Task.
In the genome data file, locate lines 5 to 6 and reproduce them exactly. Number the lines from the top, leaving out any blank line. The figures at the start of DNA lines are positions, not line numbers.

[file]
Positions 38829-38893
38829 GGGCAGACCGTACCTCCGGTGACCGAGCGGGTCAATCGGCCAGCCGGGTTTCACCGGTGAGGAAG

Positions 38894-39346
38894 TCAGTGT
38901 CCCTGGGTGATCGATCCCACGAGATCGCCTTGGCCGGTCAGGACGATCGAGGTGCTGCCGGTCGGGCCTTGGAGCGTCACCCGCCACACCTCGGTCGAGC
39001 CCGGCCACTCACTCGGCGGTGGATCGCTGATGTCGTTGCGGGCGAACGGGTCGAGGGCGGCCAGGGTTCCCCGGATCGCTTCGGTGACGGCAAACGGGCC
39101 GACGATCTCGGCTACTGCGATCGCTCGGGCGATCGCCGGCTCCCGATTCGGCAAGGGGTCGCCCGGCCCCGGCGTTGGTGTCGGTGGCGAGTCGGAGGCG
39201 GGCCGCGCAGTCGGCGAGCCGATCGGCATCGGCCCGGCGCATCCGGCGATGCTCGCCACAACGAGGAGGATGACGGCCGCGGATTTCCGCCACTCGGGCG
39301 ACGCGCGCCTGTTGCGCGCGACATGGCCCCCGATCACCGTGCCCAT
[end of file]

38901 CCCTGGGTGATCGATCCCACGAGATCGCCTTGGCCGGTCAGGACGATCGAGGTGCTGCCGGTCGGGCCTTGGAGCGTCACCCGCCACACCTCGGTCGAGC
39001 CCGGCCACTCACTCGGCGGTGGATCGCTGATGTCGTTGCGGGCGAACGGGTCGAGGGCGGCCAGGGTTCCCCGGATCGCTTCGGTGACGGCAAACGGGCC